The statistics for employment generation are no less depressing since jobs promised to Baluchistan have remained unfulfilled for close to two decades. Dawn, a sedate English daily started by Pakistan's founder Muhammad Ali Jinnah, reports that Baluchistan's job quota in federal government employment was enhanced from 3.5 percent to six percent from Feb 12, 2007, but its actual implementation started after Nov 2009. More than 31 percent of these jobs remain vacant.
"Only eight percent of 50 federal ministries and divisions filled all the posts allocated to Baluchistan under its six percent quota; most had less than 10 posts each for the province except for the Interior Division that had filled all the paramilitary posts of 274", Khaleeq Kiani reported in Dawn on Dec 22, 2018. A major culprit is the Water and Power Division. It gave only 29 percent that is 350 posts to Baluchistan even though 1139 jobs have been earmarked for the province.
The Baluch narrative is becoming depressing, to say the least. But is this enough justification for the Baluch youth to descend on the Mecca of human rights? There is no magic wand that can wish away backwardness whether in Pakistan or anywhere in Asia or Africa. Development should be a collective effort; it must be nurtured through the political process. My young Baluch friends nodded their heads in disagreement.
"Our frustration is with the political process. It is neither sensitive nor responsive. Sometimes we feel the British colonial masters were more considerate of tribals like us", said Baluch One and held the military, national parties and civilian bureaucracy responsible for making Baluchistan a festering wound.
The discussion turned to extrajudicial killings by the Pakistani State, and its penchant to make marked youth to disappear (detained by secret agencies with no record whatsoever). The Voice for Baloch Missing Persons (VBMP) has been protesting for nearly ten years against enforced disappearances. The Nation puts the number of missing Baluch persons at around 18,000.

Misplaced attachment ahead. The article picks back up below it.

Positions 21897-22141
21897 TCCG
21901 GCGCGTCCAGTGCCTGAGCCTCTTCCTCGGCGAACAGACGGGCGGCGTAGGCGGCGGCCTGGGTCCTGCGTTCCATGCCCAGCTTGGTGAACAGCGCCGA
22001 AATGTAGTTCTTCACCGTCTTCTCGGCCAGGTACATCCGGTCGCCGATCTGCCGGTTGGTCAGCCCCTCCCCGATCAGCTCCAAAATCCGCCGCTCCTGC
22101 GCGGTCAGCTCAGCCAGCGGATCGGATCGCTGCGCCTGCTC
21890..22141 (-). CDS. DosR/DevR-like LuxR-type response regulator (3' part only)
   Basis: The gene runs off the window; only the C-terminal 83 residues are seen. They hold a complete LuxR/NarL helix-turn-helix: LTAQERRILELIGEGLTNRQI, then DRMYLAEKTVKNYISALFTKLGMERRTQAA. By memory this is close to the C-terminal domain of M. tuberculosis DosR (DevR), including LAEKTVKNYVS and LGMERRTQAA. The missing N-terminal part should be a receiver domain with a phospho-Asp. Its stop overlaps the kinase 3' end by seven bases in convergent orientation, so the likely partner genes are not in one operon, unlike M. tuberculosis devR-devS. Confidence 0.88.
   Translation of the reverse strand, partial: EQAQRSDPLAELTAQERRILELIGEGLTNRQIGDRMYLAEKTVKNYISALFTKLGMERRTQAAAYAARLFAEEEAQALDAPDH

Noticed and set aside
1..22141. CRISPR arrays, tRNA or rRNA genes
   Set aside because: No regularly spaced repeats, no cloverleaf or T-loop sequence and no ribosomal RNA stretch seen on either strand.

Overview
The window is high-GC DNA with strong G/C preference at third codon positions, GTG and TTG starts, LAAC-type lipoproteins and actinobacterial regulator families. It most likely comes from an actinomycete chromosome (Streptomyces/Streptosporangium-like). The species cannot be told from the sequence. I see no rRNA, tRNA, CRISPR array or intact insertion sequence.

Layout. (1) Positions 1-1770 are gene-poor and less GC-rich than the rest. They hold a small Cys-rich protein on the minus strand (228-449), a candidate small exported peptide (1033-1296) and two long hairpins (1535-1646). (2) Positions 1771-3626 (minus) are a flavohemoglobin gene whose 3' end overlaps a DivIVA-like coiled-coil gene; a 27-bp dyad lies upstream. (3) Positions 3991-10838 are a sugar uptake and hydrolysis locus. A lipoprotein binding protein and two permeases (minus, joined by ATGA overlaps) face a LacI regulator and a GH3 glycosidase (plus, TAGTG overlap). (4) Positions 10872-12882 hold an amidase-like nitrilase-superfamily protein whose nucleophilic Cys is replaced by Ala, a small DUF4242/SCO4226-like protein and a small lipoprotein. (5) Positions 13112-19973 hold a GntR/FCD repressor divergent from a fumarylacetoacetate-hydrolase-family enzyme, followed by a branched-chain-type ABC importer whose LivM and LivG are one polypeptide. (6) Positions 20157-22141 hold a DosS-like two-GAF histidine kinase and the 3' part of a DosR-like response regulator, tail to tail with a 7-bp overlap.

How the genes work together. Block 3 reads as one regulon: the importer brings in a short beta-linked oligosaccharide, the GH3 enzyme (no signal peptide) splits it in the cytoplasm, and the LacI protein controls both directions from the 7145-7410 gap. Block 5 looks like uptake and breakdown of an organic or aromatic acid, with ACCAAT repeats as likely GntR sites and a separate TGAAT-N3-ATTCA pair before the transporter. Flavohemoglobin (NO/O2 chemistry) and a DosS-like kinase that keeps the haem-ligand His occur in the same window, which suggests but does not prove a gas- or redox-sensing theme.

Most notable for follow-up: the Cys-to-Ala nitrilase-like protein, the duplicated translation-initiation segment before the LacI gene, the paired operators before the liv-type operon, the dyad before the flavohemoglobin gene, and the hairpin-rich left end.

Spurred by this phenomenon the Baluch insurgent groups have become increasingly violent towards 'outsiders' in the province. These outsiders are people from Punjab and Sindh; lately the Chinese are swelling the ranks of 'outsiders' amidst concerns that Baluchistan is becoming a colony where the Baluchis are a minority.
The much talked China Pakistan Economic Corridor, CPEC, connects Gwadar on Baluchistan's Arabian coast with Xinjiang province in Western China. It stands as an eyesore for the locals; the Baluchistan cabinet was told recently (Dec 10, 2018) that the province's share in the $ 62 bn plan was a minuscule nine percent, about US D 5.6 billion. Out of this committed outlay, less than US D One billion had been spent since May 22, 2013, when CPEC was launched. No surprise the rebels have been targeting people engaged in CPEC works; the death toll stands at around 80 since 2014.
From what the Baluch youth leaders told me it is clear that the Pakistan government has not come to grips with the issue which is no more than a self-inflicted wound. Pakistan was carved out of British India as the home for the Muslims of the Indian sub-continent, as a land for the pure. So much so, why Baluchis, who are no less Muslims, are made to hit the agitation button and slip into confrontation mode fretting and fuming. Who would like to be a second class citizen in one's own country?
management consultant by profession I live in Boston and frequent Asia and Far East on business trips. Like most of my ilk, I am also a blogger and hit the blogspace at irregular intervals though. My subjects of interest are wide ranging from China’s debt to Philippines’s maverick rulers and from Pakistan’s missed GDP goals to Sri Lanka’s wounds of civil war.
Like most Americans with expatriate roots, I take keen interest in what is happening in my erstwhile native lands, and also in India, which has given me numerous friends from Silicon Valley, and Babas and Yogis from Haridwar, the Hindu Holy city on the banks of river Ganga.